|Mormon 'Family' Handcart|
Why handcarts and not covered wagons you might ask?
In 1856, a series of poor harvests left the church with only a meager fund to help immigrants buy wagons and oxen. (Brigham) Young suggested a cheaper mode of travel: "Let them come on foot with handcarts or wheelbarrows; let them gird up their loins and walk through and nothing shall hinder or stay them."Often conditions make the task of pushing and dragging the hand-drawn carts unbearable, especially when faced with the challenge of crossing a stream or river. Movement is slow, fatigue is rampant.
Source: This Day in History - Old West
As one optimistic forecast predicted: 'Fifteen miles a day will bring them through in 70 days, and after they get accustomed to it they will travel 20, 25, and 30 with ease… .'
The picture should be crystal clear by now, except for who is exactly making the journey, the point of origin and destination. With the mention of Brigham Young, perhaps that was clue enough. It is on this day, June 9, in the year 1856 when nearly 500 Mormans began the arduous journey as they depart Iowa City heading west for Salt Lake City, Utah in a travel experiment, which represented a major change in the pattern of Morman immigration. The handcart experiment continued into 1857 and worked well until its ending in 1860.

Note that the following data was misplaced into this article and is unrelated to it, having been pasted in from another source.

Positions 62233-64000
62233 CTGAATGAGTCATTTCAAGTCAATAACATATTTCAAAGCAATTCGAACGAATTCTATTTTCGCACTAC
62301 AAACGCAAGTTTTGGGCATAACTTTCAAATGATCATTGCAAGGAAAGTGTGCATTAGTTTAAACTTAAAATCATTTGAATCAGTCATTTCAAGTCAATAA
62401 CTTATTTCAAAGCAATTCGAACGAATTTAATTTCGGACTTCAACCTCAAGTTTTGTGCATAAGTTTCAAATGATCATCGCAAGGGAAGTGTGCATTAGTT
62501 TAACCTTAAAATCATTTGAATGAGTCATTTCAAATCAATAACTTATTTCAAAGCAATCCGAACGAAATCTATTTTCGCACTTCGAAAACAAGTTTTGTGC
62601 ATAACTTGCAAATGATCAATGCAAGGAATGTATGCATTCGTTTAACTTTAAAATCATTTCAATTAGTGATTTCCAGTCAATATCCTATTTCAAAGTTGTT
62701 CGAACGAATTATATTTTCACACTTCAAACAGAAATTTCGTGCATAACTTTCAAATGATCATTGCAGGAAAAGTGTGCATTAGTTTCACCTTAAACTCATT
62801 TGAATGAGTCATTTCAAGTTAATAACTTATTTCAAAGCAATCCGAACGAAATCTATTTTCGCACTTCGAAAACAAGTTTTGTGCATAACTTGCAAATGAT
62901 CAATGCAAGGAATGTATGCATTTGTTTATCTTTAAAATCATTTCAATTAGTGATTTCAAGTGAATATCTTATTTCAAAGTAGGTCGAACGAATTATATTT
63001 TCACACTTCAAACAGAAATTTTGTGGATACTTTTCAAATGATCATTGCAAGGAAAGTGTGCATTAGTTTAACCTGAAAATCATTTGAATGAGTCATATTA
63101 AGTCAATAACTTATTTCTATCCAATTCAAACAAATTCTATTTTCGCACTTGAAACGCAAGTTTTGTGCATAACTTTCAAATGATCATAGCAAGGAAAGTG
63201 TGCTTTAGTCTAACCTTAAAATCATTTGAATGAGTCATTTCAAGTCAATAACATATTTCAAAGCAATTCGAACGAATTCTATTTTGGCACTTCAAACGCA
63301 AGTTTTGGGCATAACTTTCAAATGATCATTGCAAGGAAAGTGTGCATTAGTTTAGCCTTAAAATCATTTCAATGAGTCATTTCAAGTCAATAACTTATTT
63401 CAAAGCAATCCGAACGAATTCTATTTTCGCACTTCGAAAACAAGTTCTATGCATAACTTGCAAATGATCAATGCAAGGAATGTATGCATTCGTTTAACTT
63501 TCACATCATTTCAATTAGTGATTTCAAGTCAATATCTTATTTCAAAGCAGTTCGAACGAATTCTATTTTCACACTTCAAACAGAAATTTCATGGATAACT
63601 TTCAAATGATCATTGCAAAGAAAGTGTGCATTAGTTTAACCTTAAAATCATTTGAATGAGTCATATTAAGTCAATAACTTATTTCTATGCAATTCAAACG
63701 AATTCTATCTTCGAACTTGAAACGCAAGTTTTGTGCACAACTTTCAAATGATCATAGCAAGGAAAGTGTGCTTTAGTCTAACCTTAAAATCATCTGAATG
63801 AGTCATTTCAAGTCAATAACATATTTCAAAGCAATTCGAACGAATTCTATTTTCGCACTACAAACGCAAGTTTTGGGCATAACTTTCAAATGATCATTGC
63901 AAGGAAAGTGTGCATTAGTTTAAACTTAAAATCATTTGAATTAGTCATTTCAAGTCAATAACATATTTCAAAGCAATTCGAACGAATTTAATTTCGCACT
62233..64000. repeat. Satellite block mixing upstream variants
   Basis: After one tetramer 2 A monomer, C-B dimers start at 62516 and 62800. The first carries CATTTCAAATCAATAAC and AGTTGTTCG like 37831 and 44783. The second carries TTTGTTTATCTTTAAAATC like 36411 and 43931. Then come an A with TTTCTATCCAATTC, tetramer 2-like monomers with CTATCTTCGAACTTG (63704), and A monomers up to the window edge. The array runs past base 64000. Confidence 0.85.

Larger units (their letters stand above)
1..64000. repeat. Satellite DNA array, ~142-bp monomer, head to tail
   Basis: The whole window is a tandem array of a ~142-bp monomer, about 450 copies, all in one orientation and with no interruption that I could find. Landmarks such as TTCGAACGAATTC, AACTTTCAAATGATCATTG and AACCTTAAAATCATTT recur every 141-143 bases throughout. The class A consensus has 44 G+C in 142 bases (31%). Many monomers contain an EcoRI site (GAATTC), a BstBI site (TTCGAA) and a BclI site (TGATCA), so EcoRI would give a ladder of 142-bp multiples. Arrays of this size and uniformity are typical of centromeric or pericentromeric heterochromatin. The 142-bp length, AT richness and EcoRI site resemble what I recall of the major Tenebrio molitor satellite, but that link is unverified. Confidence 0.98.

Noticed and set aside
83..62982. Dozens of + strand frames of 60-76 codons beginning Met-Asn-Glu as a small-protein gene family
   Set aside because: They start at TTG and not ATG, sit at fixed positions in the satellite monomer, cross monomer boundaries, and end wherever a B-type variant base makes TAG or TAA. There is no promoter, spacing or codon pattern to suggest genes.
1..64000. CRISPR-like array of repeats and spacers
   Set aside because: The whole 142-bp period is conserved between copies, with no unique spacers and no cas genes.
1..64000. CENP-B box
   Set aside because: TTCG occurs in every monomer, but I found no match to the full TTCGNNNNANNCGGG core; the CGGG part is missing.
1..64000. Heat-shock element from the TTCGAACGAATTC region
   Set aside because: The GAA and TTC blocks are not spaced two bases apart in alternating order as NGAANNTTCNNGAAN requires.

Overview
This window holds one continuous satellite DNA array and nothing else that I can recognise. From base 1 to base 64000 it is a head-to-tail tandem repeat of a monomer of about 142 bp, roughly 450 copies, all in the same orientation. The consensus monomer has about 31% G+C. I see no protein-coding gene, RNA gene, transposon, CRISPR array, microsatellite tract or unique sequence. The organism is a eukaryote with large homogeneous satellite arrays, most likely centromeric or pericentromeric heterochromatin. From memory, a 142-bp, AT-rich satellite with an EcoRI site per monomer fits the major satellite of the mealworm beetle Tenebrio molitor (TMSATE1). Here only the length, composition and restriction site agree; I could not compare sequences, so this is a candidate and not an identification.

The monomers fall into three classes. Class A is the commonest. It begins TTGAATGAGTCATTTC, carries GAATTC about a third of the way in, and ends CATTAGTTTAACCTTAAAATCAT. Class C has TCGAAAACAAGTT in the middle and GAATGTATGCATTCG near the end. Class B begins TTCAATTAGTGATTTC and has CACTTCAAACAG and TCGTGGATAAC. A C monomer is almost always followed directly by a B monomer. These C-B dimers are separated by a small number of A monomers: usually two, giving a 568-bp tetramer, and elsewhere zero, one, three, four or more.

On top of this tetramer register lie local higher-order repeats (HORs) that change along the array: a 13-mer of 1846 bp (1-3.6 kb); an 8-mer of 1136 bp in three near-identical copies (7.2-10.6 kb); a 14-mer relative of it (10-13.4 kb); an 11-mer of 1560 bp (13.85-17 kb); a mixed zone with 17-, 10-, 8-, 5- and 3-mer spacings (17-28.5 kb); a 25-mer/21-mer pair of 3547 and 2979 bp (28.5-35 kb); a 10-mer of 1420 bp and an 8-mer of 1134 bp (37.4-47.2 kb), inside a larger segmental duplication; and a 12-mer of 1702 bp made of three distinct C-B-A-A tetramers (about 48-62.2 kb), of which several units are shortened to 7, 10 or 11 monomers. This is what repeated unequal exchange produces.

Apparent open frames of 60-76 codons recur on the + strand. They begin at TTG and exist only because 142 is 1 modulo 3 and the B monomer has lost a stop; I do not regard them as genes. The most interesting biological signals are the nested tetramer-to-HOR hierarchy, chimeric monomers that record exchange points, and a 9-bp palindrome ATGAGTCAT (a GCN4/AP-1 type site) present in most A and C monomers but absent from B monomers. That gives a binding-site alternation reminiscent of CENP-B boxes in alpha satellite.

|The Handcart Pioneer Monument, by Torleif S. Knaphus, |
located on Temple Square in Salt Lake City, Utah
The resolve and fortitude it took to complete this journey is today possibly unfathomable, inconceivable to say the least.
In summary, about 3,000 emigrants in 10 companies were transported west between 1856 and 1860, in 653 carts and 50 supply wagons. Generally, they traveled successfully, and cheaper and faster than wagon trains. The handcart era ended after 1860, when the Mormons switched to large church ox-team trains sent out from Salt Lake City to haul emigrants and freight west from the Missouri and other points. (This change is detailed in "Church Team Emigrants, 1860- 1868.")
One Mormon girl later estimated that she and her family had each taken over a million steps to reach their goal, pushing and pulling a creaking wooden handcart the entire way.